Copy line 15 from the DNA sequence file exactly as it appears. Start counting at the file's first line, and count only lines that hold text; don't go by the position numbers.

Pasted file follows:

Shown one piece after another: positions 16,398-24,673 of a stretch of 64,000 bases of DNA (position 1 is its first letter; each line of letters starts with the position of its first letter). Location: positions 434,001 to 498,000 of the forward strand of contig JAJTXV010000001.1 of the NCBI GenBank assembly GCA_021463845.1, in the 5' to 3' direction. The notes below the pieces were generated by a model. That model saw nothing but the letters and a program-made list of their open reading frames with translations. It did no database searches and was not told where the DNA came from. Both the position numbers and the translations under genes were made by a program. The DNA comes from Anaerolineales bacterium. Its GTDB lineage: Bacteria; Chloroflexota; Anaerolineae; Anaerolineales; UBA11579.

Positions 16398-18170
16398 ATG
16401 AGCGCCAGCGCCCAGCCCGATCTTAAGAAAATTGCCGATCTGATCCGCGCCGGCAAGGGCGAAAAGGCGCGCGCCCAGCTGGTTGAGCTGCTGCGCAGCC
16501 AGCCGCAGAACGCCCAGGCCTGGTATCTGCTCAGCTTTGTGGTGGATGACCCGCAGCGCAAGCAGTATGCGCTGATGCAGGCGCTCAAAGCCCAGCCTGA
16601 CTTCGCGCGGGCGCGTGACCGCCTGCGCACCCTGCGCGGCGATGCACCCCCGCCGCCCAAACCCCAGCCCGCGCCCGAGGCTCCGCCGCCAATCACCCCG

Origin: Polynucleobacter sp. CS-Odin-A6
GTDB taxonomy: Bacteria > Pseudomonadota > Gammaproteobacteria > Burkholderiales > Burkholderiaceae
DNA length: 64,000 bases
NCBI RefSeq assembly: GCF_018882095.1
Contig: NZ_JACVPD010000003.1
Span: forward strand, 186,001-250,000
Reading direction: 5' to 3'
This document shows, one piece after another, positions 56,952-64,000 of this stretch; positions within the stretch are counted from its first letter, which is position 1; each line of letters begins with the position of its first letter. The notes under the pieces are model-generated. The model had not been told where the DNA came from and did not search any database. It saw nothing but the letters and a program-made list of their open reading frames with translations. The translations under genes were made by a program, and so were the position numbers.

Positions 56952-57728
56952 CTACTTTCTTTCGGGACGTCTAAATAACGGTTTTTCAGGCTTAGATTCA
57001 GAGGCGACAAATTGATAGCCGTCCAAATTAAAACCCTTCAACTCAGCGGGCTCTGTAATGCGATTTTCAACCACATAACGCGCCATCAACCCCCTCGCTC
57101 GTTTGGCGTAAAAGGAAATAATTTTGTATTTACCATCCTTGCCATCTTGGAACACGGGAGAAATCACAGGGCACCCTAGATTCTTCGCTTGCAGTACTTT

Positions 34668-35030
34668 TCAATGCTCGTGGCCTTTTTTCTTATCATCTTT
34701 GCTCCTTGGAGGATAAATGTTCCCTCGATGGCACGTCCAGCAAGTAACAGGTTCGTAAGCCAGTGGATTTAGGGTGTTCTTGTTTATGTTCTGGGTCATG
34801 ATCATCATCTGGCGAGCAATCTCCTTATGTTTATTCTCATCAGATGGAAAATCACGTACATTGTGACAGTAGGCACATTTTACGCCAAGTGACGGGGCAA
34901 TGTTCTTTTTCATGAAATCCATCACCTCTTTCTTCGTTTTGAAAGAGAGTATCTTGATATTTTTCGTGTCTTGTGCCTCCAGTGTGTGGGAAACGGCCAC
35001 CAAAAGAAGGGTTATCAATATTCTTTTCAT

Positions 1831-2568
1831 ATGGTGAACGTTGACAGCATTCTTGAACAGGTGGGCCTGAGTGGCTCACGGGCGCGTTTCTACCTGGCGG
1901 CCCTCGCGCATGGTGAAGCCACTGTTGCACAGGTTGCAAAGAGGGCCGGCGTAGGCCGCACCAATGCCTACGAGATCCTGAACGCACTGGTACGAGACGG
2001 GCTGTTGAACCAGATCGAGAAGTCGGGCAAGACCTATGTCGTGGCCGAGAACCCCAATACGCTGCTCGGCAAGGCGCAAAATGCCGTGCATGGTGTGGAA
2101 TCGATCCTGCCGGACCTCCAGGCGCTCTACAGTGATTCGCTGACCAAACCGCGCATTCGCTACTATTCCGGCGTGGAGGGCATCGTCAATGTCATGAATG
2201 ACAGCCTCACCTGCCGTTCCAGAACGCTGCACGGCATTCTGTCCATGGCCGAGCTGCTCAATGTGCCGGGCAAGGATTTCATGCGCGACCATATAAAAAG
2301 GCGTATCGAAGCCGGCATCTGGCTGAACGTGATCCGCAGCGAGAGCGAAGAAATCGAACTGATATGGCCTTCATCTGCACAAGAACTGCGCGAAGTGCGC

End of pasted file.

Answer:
Positions 56952-57728